2. Sort everything by how you use it. -- i have no idea on how to do this.. any tips?
9. Evaluate honestly and often. -- i have to stop lying to myself about the things i can't part with... the "but what if i need this later?" disease is horrible to have.
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#9 of 10 Old 06-10-2006, 02:52 PM
 
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I got the book from the library after reading this thread, and I love it, so thanks! MDC is great, I get so many good ideas here

I love that the book is not just about getting rid of things, and how to get rid of things, why to get rid of things. That's important, but now I"m learning so much about organizing the things you still have, and making your house work for you.

mamamelia I think the part about making systems fit your life is not so much about buying containers as it is about really looking at how you're using your space. The author attributes many disorganization struggles to big life changes, ie a new baby arrives, and you end up doing new things and not doing the things you used to do. So say the new baby comes and now you have toys, diapers, and other new things but your space is filled with equipment from some pre-baby hobby, like in our case, traveling. I don't have time or money to travel anymore, so why are backpacks, file cases full of maps, travel guides, etc, stuffing my closets and shelves. If I plan on traveling again I could weed out the outdated stuff, keep some good stuff in the more inaccessible storage areas, and free up space for the current things I am doing. If that makes any sense. she gives lots of examples in the book.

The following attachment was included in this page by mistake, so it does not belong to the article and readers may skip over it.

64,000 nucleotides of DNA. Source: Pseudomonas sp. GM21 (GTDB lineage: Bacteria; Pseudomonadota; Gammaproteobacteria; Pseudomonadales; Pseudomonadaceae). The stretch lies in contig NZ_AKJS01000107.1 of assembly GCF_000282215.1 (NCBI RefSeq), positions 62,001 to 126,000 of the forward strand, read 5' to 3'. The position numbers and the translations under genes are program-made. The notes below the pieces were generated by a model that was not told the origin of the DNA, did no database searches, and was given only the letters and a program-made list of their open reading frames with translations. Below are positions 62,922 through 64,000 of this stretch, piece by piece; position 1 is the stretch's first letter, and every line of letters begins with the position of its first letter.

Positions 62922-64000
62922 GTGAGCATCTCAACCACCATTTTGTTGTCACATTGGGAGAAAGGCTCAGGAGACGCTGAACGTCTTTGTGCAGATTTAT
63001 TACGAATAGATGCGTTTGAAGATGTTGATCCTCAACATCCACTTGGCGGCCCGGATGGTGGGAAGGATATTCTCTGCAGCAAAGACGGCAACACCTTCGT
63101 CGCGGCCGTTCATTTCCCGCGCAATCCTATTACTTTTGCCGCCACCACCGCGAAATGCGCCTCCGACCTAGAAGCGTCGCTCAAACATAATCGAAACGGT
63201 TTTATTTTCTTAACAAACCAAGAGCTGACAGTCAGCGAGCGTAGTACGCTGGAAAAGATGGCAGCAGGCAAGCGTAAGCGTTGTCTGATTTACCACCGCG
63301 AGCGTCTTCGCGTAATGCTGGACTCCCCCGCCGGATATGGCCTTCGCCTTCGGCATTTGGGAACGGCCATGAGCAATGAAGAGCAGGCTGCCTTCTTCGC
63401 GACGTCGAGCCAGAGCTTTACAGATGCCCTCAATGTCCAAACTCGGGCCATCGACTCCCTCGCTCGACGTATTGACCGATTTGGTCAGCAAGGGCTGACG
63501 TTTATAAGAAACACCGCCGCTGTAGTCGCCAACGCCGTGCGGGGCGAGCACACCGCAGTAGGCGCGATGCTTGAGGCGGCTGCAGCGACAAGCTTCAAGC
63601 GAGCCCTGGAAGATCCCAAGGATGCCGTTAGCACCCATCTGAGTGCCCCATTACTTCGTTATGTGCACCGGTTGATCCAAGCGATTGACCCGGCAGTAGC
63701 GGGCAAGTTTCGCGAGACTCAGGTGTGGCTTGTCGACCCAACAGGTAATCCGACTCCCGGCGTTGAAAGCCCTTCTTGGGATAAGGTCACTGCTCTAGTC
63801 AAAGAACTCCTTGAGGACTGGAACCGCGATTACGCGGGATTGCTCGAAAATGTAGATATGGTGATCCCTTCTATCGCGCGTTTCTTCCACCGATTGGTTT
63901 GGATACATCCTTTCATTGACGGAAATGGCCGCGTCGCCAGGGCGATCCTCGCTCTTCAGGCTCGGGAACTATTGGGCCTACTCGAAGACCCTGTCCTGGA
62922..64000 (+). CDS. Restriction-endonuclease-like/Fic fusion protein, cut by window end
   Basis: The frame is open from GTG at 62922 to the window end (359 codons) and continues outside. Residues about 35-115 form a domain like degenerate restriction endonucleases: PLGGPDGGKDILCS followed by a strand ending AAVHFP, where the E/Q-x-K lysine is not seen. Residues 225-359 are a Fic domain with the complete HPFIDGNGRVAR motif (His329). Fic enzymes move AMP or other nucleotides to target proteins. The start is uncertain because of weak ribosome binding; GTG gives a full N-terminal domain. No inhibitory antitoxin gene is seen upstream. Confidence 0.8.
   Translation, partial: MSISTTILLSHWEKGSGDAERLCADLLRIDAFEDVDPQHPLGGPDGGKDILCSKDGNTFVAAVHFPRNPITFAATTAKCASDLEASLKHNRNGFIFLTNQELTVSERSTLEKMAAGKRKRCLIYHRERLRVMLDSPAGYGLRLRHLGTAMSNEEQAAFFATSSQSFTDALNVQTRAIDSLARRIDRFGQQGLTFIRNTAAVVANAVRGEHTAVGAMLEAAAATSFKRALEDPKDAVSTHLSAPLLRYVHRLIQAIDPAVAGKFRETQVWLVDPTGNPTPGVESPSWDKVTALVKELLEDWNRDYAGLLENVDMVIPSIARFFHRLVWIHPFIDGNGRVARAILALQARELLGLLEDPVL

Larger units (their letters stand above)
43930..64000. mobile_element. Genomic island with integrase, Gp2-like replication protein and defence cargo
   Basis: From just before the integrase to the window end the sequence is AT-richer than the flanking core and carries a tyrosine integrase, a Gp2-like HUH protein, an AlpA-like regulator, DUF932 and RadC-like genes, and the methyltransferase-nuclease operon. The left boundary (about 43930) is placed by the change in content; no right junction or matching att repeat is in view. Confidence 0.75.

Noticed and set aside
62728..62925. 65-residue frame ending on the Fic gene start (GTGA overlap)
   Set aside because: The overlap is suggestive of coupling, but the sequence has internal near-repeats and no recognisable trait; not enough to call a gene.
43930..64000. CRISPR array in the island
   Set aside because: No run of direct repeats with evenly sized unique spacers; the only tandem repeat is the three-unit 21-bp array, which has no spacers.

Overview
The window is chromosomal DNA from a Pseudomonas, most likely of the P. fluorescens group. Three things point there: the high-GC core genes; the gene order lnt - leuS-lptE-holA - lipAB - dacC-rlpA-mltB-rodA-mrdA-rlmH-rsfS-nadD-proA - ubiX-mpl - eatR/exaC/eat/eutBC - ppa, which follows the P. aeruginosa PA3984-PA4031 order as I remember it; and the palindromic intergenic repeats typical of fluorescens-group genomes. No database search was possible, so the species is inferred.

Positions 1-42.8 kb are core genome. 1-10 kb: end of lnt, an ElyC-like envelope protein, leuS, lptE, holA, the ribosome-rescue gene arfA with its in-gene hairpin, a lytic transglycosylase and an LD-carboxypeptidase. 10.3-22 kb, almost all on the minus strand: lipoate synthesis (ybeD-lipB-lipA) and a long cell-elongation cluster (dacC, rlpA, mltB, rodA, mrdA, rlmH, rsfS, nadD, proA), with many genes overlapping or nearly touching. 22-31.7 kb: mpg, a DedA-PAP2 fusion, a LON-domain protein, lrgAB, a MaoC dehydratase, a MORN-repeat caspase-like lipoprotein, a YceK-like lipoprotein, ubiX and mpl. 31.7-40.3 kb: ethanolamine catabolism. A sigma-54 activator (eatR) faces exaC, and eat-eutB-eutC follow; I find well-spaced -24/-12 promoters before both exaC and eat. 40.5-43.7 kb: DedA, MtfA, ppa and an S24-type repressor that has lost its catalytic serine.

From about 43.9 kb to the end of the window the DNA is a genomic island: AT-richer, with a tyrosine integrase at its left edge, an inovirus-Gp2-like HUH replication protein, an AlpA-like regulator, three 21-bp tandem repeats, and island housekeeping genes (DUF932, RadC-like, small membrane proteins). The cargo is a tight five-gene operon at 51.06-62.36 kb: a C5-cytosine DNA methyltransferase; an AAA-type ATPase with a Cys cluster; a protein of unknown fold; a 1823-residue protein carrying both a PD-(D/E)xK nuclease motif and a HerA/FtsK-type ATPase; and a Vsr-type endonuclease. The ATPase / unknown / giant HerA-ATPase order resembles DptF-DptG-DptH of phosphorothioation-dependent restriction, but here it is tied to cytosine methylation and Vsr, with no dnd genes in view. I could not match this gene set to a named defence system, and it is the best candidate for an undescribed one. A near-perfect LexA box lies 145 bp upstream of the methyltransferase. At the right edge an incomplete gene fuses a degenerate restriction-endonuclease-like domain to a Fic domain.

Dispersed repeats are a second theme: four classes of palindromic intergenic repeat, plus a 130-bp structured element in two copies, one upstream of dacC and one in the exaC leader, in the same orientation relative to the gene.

Sorting things by how you use them has to do with keeping the things you use all together in the place where you use them. An example for me is to bring the file case with paid bills out to the desk where I pay bills. That way I"ll file them right away instead of paper clipping them in piles of "to be filed" (and then never filing them) Or, keep all the CDs you listen to near the CD player, so you don't have to wander to another room to put the CD away. That way piles of listened to CDs don't form.

#9 I haven't read yet

anyway I really second the recommendation of this book, it is great. I'm looking forward to some even minor changes that I think will help around here.
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#10 of 10 Old 06-10-2006, 04:07 PM - Thread Starter
 
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The other thing I really like about the book is that she both points out that having an emotional attachment to something is a "use," but then points out that if something has lived in the bottom of your closet for years your attachment might not be as great as you think. It's all about making it so that stuff and activities you don't care about get out of the way of the activities and stuff you do care about.